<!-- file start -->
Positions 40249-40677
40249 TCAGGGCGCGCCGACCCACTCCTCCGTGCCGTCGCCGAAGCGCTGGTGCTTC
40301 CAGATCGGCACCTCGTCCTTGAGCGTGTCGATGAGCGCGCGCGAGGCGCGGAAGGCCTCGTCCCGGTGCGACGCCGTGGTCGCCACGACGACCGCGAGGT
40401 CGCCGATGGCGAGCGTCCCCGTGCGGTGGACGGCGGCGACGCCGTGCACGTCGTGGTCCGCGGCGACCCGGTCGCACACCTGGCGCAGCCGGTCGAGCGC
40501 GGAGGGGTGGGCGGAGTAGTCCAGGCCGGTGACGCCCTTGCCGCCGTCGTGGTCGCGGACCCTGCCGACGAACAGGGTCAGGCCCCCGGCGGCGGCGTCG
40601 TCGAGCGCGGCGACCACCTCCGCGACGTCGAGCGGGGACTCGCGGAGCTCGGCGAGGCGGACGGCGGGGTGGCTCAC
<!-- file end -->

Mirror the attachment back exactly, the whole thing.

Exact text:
Positions 40249-40677
40249 TCAGGGCGCGCCGACCCACTCCTCCGTGCCGTCGCCGAAGCGCTGGTGCTTC
40301 CAGATCGGCACCTCGTCCTTGAGCGTGTCGATGAGCGCGCGCGAGGCGCGGAAGGCCTCGTCCCGGTGCGACGCCGTGGTCGCCACGACGACCGCGAGGT
40401 CGCCGATGGCGAGCGTCCCCGTGCGGTGGACGGCGGCGACGCCGTGCACGTCGTGGTCCGCGGCGACCCGGTCGCACACCTGGCGCAGCCGGTCGAGCGC
40501 GGAGGGGTGGGCGGAGTAGTCCAGGCCGGTGACGCCCTTGCCGCCGTCGTGGTCGCGGACCCTGCCGACGAACAGGGTCAGGCCCCCGGCGGCGGCGTCG
40601 TCGAGCGCGGCGACCACCTCCGCGACGTCGAGCGGGGACTCGCGGAGCTCGGCGAGGCGGACGGCGGGGTGGCTCAC